of us have experienced rejection at some time or other in our careers.
Many of us have experienced it multiple times. Whether you are an
experienced professional or someone just starting out, rejections bring
forth a variety of feelings, ideas and thoughts. It's frustrating and
at times, gut-wrenching, and likely to at least put in a ding in your
How can you persevere through this, so you can
continue getting out there and trying your best? As someone with
extensive experience on the topic, from both sides of the process, I 'd
like to offer some of my thoughts on ways to sort through rejection.
- Accept it graciously and thank the interviewer/hiring official for his or her time. After
all, not everyone who applied was actively considered for the position.
Even fewer were invited to talk to their staff about the position, and
a much smaller number actually invited to come to campus. Even if they
didn't hire you, bringing you to campus wasn't some costly scheme to
insult you for their staff's amusement. And they did invest their time
and money in bringing you in. So they liked you, at least in theory,
and felt you were worth consideration. This is always a compliment. Though rejection can sting like a back-handed swat in the face, don't assume that a rejection for a particular position is a repudiation of you as a person or professional.
- Don't ask for feedback about the interview during the rejection call, unless it is offered. Very
few people like calling candidates to give them bad news, and fewer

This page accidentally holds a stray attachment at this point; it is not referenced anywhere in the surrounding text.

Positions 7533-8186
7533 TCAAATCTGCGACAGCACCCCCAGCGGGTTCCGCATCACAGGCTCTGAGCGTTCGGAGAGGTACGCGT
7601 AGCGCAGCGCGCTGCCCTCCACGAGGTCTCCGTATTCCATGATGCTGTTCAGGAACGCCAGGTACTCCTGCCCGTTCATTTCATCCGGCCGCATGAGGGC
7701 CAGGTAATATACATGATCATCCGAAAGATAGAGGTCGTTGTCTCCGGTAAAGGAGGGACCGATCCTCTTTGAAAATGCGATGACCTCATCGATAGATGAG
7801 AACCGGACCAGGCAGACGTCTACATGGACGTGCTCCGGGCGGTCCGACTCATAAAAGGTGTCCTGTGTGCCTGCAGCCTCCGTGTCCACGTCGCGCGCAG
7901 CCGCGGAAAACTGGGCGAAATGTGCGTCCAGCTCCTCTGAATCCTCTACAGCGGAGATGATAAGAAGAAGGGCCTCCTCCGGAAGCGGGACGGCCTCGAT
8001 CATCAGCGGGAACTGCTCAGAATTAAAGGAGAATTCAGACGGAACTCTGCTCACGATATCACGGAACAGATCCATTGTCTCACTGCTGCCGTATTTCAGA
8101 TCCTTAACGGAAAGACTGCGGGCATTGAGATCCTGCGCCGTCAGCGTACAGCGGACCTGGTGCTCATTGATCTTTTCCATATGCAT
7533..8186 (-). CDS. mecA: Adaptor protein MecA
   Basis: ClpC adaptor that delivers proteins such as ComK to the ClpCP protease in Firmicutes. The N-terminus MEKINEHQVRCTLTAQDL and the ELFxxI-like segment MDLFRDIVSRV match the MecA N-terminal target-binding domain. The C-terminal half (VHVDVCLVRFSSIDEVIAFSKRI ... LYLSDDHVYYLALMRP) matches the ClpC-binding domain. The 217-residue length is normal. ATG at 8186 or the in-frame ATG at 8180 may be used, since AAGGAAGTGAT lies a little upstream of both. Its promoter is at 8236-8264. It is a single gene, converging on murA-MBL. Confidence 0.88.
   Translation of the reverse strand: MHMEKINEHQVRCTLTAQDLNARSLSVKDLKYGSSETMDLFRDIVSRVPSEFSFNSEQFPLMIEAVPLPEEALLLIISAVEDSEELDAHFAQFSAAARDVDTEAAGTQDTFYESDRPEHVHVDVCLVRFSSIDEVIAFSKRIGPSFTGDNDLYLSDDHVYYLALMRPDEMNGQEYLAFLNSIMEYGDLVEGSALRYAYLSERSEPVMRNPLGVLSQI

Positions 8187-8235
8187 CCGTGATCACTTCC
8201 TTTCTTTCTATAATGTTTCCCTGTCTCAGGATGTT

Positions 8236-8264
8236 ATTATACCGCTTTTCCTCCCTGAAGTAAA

still are adequately prepared to share feedback on the spot.
Institutional policies might officially discourage hiring managers from
sharing feedback, as well. It's okay to ask if you could get some
feedback at a later time, but only do this if you really plan to follow
up on it. And don't be surprised if the answer is "it just wasn't the
right fit." Sometimes it really is just that the hiring committee or
manager felt another candidate made a stronger argument or had a more
appropriate skill set. There's not much use in knowing that, unless you
are really committed to a certain type of job or working at a certain
institution. And you can't force the issue of "fit," because it's
nebulous at best, and resides pretty firmly in the area of legitimate
- Reflect on your interview and ask yourself where things could have gone off track. Then ask for feedback. There are some useful lists here and here.
Go over these lists and try to be honest with yourself if any of the
common mistakes mentioned could have been a factor. But don't assume
that you will be able to definitively pinpoint the reason for the
rejection by guessing on your own. Try to be reflective, rather than
simply hard on yourself. There is a natural tendency to go negative and
spend your time and energy kicking yourself for anything that might
have gone wrong. Try not to do this to yourself. Everyone makes
mistakes sometimes, and letting some voice in your head echo "stupid!
stupid!stupid!" is no way to bolster your self-esteem. Once you have a
few ideas, then make the call, or write the e-mail, asking if you can
set up a time for feedback. And definitely ask for a given time, so the hiring manager can prepare for the conversation. If they give you a specific time, they are going to tell you what they think is useful or appropriate, within whatever parameters their department or institution have set. If they don't agree to a specific time, then drop the issue and move on. No point in trying to get blood from a stone.
- Only ask for feedback if you can take criticism gracefully.